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How 50 years of Star Trek changed my life.

Today marks the 50th anniversary of Star Trek, and I guess I’ve been paying close attention for about 35 or so of those years. When I was a kid, the routine was to rush home from school, turn the TV — pre-cable — to the “independent” TV station, watch cartoons for most of the afternoon, then finish with an episode of “Star Trek” before dinner.


The show shaped my imagination to a remarkable degree. “Star Wars” had all the good toys in the late 1970s and early 80s, but I found I could fashion a captain’s chair of sorts in my bedroom, use a flashlight to simumlate a phaser — and, occasionally, I could get my sister Rachel to make up “Star Trek” adventures with me.


I wanted to be an astronaut growing up, and “Star Trek” was part of that passion. The ambitions changed, but my love for the show didn’t.


Scratch that: My love for the show has evolved. I can see now that much of The Original Series was cheesy — how, in fact, much of The Next Generation was pretty bad, too. There’s probably more bad Trek than good Trek, in all honesty, but bad Trek is like bad pizza. It’s still kinda awesome.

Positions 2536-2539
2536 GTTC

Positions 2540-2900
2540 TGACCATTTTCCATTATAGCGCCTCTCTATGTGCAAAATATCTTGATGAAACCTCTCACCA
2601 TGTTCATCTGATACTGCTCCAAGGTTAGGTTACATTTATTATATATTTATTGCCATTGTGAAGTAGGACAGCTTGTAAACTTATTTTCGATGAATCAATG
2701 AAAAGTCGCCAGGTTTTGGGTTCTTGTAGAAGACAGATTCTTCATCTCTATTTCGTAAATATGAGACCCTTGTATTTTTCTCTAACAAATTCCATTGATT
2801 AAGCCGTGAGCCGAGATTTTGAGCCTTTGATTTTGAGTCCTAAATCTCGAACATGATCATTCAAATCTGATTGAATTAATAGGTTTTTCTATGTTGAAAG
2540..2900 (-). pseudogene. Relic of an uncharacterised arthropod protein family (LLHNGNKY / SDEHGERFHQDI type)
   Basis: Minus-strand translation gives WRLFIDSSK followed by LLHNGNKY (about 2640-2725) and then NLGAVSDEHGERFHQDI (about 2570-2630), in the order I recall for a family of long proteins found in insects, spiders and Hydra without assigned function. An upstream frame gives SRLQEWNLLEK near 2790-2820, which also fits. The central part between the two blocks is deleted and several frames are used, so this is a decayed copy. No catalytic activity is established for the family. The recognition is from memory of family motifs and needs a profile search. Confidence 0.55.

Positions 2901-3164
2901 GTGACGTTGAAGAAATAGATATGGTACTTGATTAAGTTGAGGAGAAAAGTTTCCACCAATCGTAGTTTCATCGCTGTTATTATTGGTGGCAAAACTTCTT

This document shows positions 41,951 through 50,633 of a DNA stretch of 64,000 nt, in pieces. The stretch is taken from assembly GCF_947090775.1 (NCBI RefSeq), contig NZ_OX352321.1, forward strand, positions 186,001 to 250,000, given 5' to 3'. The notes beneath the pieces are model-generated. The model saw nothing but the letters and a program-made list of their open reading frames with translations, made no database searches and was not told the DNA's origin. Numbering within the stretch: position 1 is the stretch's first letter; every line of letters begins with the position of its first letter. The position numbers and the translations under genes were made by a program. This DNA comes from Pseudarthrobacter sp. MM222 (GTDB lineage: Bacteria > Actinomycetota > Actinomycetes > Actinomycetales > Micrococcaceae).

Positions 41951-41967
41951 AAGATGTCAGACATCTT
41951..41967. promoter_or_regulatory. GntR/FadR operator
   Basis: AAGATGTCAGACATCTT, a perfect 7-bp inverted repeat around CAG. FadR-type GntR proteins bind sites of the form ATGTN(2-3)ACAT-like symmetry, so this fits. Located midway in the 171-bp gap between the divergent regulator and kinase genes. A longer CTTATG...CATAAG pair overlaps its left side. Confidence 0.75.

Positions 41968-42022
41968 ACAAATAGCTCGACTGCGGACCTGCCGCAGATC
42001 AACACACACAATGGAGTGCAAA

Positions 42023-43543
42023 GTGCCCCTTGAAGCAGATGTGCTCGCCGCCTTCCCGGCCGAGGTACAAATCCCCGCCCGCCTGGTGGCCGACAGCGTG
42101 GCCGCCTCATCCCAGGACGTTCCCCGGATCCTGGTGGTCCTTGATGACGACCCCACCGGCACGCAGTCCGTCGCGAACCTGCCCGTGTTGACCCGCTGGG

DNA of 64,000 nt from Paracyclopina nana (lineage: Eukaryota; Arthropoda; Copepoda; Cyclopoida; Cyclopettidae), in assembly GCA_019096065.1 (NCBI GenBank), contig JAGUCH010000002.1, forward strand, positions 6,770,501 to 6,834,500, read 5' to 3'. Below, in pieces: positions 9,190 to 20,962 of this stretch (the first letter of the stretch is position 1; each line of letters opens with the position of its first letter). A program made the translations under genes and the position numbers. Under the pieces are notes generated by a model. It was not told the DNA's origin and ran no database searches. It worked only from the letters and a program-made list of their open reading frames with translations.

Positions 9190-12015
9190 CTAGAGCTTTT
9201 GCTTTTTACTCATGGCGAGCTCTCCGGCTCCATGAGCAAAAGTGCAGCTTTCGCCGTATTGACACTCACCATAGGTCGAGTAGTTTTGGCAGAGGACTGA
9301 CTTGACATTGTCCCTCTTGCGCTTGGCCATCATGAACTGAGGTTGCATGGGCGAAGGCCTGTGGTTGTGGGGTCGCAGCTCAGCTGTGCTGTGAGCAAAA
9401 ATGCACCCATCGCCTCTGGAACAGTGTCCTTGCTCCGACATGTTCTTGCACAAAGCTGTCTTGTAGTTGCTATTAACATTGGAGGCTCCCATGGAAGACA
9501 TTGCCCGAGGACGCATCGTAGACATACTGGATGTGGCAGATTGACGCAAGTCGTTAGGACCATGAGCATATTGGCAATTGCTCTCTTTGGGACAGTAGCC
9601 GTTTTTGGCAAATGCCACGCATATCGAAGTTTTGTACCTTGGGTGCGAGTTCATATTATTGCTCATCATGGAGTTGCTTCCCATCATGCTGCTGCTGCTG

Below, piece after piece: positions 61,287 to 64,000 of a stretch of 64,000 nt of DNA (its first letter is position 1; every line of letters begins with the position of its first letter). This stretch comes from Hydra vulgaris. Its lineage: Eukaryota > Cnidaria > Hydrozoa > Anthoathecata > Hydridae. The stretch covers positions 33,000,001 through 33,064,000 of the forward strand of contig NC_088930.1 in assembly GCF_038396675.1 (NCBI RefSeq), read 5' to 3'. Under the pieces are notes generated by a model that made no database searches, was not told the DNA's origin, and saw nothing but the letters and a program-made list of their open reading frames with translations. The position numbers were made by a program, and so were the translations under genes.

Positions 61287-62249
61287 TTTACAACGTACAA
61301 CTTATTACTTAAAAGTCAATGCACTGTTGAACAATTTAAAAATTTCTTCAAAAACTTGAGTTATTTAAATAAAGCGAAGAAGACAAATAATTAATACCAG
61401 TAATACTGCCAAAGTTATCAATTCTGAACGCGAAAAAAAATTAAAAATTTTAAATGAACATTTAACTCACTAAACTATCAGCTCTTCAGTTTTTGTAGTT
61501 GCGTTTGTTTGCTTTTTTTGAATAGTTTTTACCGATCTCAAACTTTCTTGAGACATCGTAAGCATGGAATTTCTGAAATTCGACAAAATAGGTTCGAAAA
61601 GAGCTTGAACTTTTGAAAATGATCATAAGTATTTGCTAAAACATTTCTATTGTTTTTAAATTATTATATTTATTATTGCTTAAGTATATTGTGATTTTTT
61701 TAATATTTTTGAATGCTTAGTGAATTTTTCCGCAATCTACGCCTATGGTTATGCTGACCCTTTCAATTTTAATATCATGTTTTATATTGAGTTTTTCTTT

My favorite series, these days, is Deep Space Nine. It was the first to use serialization, and though its run ended before 9/11, the themes that emerged during the show’s war between the Federation and the Dominion — about war and the toll it takes on our highest ideals — turned out to be startlingly prescient.


I dated a woman in college who went to see “Star Trek VI: The Undiscovered Country” with me. She was the first woman I ever thought I could marry. The woman I did marry? We celebrated our 10th anniversary by going to see “Star Trek Beyond” on opening night.


And all this has affected my son. When he was just three years old, I heard him playing in his room, having all sorts of conversations and making all sorts of noises. Suddenly, he yelled out: “CAPTAIN, WATCH OUT!” And I knew he was playing Star Trek, like I had as a kid.

I sometimes wonder about myself, whether it’s right that the stuff I loved as a kid is the same stuff I love as a middle-aged adult. But I love Star Trek. I imagine I always will.

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